Two weeks left for open enrollment to healthcare’s Marketplace

thrive

March 19, 2014 - 12:00 AM

With less than two weeks remaining in the Marketplace’s open enrollment period it is a good time to look at the penalties for not obtaining insurance coverage and what exemptions are available to avoid those penalties.
The Marketplace’s first open enrollment period began Oct. 1 and continues through March 31. After open enrollment closes an eligible person can obtain coverage only if a special circumstance exists. These special circumstances include life event changes such as job change, aging out of coverage from a government program or getting married or divorced.
Part of the Affordable Care Act or ACA (“Obamacare”) known as the Individual Mandate, requires that almost everyone must have health insurance coverage that meets certain standards. Policies that meet these requirements are know as Qualified Plans. Most people will meet this requirement through their own or family member’s jobs. Many others will meet the requirements through Medicare, Medicaid, VA coverage or Child Health Insurance Programs (CHIP). Together, these groups make up the vast majority of Americans. People with these types of insurances don’t need to do anything to comply with the ACA. The Marketplace, with tax credits to help with premiums and help with deductibles and co-pays for eligible persons, is meant to be an affordable way to help those without any of these kinds of coverage to comply with the law. In Allen County about 15 percent of the population does not have coverage and could benefit from the Marketplace.
Failure to get health insurance subjects a person to a tax penalty on their 2014 tax return, lowering their refund or causing an increase in the amount owed. This penalty is set as the greater of either 1 percent of income over $10,150 (amount of filing threshold) for your entire household OR $95 for each uninsured adult and $47.50 for each uninsured child up to a maximum of $285 per household.
In 2015, this increases to 2 percent or $325 per person. In 2016, it is 2.5 percent or $695 per person. After 2016, it is indexed for inflation. If you are uninsured for more than three months, but insured part of the year, the penalty is reduced by one-twelfth for each month you have coverage.
But not everyone is subject to the penalty.
The follow exemptions may be obtained either by Marketplace application or on the 2014 tax return:
• Coverage being unaffordable (more than 8 percent of income)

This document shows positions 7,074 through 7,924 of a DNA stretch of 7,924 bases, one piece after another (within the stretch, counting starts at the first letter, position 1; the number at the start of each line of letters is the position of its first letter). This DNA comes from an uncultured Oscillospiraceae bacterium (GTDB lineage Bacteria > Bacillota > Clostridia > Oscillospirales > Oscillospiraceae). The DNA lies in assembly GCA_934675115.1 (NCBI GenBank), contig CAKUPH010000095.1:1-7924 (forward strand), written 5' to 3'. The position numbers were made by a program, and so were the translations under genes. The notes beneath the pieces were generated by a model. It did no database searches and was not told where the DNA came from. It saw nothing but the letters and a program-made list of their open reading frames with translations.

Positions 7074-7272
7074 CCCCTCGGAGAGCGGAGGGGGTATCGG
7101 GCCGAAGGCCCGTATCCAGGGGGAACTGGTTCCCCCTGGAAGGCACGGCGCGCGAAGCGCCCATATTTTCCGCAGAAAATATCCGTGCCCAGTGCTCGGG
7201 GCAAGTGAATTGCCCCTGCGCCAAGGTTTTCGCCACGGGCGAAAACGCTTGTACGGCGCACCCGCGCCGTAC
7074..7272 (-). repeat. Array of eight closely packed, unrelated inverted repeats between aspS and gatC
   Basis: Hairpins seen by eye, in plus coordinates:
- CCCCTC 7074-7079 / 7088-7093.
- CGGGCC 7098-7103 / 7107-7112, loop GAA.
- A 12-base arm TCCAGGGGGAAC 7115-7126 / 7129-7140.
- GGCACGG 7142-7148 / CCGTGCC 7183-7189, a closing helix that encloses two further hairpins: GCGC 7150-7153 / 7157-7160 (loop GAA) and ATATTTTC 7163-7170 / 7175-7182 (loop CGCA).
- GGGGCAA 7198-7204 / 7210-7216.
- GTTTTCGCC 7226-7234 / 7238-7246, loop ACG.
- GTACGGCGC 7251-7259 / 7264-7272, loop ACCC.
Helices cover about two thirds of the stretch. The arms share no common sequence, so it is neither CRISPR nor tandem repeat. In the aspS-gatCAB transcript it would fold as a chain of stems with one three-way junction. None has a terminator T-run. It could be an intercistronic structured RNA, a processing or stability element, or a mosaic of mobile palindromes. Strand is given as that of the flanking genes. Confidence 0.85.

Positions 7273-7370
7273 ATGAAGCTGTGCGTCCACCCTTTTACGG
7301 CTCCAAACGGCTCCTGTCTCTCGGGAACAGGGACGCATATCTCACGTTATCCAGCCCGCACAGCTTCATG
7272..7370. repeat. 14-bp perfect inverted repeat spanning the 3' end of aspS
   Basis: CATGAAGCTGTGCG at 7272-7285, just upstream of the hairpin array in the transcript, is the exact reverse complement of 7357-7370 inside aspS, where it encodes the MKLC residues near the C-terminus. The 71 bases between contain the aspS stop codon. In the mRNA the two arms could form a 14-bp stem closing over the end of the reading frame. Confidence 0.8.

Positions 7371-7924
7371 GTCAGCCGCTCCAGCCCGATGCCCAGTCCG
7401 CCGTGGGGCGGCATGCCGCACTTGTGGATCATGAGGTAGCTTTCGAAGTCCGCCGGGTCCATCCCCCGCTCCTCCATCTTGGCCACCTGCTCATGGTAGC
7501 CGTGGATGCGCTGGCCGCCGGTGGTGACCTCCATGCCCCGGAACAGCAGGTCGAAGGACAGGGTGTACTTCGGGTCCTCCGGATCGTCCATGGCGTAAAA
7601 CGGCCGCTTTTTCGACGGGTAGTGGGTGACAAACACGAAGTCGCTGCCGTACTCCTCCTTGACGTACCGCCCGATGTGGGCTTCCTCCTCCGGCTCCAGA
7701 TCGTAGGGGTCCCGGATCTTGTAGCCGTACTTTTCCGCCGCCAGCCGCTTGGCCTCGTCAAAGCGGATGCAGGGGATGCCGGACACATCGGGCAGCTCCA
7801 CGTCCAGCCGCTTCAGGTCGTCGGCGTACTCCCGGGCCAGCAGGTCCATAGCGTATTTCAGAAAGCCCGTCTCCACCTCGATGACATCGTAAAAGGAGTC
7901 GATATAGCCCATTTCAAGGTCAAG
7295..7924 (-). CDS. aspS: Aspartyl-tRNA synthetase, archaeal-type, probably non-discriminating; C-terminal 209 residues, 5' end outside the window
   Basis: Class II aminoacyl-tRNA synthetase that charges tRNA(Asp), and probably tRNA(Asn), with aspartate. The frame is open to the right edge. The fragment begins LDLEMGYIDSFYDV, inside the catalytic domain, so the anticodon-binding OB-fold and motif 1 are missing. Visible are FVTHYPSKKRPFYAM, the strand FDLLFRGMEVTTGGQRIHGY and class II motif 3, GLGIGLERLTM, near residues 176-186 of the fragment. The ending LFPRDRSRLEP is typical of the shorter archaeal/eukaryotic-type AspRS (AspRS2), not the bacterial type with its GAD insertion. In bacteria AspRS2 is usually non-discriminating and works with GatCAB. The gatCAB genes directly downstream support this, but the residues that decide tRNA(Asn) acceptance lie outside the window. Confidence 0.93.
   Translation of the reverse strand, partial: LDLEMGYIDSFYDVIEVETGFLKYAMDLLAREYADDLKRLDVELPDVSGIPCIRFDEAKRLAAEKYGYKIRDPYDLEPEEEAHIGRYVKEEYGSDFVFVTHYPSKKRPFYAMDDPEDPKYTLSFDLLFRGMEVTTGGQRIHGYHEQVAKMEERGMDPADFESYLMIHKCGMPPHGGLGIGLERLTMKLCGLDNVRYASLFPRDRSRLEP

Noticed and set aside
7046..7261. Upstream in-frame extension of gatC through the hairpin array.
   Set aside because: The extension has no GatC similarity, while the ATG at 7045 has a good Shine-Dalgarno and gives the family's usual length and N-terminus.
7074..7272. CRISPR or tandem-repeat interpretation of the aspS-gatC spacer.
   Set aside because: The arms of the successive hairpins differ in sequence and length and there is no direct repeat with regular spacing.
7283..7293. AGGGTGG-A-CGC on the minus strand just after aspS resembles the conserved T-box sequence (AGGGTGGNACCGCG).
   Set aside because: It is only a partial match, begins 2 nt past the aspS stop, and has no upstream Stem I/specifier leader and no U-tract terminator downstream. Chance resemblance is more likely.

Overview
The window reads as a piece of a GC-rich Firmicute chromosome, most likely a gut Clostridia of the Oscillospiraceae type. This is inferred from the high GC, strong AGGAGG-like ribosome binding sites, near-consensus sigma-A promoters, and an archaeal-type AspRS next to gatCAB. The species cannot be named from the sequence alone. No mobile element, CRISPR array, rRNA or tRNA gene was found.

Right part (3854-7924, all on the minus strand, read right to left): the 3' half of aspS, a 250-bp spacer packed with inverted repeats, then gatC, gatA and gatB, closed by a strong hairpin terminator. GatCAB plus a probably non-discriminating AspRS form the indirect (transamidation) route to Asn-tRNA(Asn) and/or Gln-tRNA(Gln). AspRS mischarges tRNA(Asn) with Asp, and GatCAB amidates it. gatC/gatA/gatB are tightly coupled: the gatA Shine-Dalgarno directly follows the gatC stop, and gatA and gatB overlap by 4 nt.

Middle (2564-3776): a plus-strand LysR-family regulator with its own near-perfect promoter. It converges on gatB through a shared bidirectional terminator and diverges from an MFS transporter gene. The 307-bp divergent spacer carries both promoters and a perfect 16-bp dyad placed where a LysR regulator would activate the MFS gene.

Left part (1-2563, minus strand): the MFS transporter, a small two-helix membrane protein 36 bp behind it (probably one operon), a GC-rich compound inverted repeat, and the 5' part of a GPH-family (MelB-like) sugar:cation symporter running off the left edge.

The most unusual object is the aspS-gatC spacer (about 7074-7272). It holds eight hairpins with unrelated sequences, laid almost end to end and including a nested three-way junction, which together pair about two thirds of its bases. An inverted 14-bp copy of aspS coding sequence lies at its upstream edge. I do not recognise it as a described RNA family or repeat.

• Membership in a health care sharing ministry
• Membership in a federally recognized tribe
• Being incarcerated

THE FOLLOWING exemptions require a Marketplace application:
• Membership in a recognized religious sect whose members object to insurance
• Eligibility for services through an Indian health care provider
If you do not earn enough income to require that you file a tax return, you do not have to take any action at all to receive your exemption.
Marketplace applications for an exemption can be found at https://www.healthcare.gov/exemptions/
Hardship exemptions may be available based on a number of criteria, including:
• Homelessness
• Eviction in the past sixmonths or facing eviction or foreclosure
• Receiving shut-off notice from a utility company
• Recent domestic violence
• Recent death of a close family member
• Fire, flood, or other natural or human-caused disaster
• Bankruptcy in the last six months
• Medical expenses that could not be paid in the last 24 months
•  Unexpected increases in necessary expenses due to caring for an ill, disabled, or aging family member
• Winning an eligibility appeals decision in the Marketplace
• You were determined ineligible for Medicaid because your state didn’t expand eligibility for Medicaid
• Your individual insurance plan was cancelled and you believe other Marketplace plans are unaffordable

I WOULD strongly recommend filing an exemption application for anyone who could not receive financial help on the Marketplace because their income was too low and could not get Medicaid because Kansas declined to expand Medicaid.
Do this even if your income is so low do not need to file a tax return. Not only will this assure that no penalty will be charged, it also will help establish a “special enrollment period” if your income increases during the remainder of the year. This could permit financial help in paying for coverage even if the applicant was previously turned down for assistance. If you are uncertain about how to apply for this exemption please talk to a Navigator.

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